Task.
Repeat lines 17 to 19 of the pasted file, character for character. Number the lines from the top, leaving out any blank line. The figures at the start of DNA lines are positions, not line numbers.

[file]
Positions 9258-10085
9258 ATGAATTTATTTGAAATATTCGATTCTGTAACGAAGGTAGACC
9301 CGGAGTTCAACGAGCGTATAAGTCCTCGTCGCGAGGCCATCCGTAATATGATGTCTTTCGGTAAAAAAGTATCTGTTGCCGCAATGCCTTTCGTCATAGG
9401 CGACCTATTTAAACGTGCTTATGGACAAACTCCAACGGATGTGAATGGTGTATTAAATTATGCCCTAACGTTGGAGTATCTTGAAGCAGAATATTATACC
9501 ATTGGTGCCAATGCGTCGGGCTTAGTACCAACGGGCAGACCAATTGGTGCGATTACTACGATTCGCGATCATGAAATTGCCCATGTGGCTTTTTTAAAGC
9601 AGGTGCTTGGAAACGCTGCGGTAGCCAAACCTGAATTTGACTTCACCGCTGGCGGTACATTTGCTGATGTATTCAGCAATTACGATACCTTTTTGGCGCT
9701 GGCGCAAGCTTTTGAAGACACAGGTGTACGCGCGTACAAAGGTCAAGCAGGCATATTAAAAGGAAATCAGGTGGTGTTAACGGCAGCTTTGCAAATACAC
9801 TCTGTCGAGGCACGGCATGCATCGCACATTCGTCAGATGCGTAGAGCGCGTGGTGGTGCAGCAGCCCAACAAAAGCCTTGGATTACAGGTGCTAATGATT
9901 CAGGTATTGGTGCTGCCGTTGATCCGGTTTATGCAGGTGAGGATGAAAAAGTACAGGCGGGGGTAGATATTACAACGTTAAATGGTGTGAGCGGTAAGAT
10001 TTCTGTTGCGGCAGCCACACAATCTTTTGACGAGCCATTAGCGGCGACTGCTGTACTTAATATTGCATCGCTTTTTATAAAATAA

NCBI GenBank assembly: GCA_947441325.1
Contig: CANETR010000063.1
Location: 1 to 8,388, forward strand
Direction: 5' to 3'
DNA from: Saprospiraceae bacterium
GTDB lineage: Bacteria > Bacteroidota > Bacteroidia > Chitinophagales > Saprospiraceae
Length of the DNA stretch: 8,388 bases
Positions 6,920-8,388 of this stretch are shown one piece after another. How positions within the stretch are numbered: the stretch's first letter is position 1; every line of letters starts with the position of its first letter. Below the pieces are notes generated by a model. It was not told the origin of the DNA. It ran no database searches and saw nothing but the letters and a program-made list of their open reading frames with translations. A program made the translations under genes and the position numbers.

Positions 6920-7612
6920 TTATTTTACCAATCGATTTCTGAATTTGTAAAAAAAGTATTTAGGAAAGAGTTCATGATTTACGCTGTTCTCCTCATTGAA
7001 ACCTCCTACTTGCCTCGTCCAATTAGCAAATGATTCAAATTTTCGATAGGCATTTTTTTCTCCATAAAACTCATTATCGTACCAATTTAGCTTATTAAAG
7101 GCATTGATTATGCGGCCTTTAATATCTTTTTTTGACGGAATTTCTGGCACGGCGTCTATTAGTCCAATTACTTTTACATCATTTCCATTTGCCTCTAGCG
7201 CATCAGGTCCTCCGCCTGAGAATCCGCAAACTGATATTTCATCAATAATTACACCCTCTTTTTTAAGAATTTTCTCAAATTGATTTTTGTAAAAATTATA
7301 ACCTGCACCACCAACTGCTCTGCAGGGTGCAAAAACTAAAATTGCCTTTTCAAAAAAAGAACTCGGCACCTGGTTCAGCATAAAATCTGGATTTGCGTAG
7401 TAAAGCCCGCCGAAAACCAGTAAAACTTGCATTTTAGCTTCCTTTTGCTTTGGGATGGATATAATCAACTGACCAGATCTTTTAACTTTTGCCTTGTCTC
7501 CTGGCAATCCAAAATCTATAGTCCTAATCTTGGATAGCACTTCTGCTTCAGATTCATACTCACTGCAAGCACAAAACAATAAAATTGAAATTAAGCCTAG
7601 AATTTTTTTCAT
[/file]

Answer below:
Length of the DNA stretch: 8,388 bases
Positions 6,920-8,388 of this stretch are shown one piece after another. How positions within the stretch are numbered: the stretch's first letter is position 1; every line of letters starts with the position of its first letter. Below the pieces are notes generated by a model. It was not told the origin of the DNA. It ran no database searches and saw nothing but the letters and a program-made list of their open reading frames with translations. A program made the translations under genes and the position numbers.

Positions 6920-7612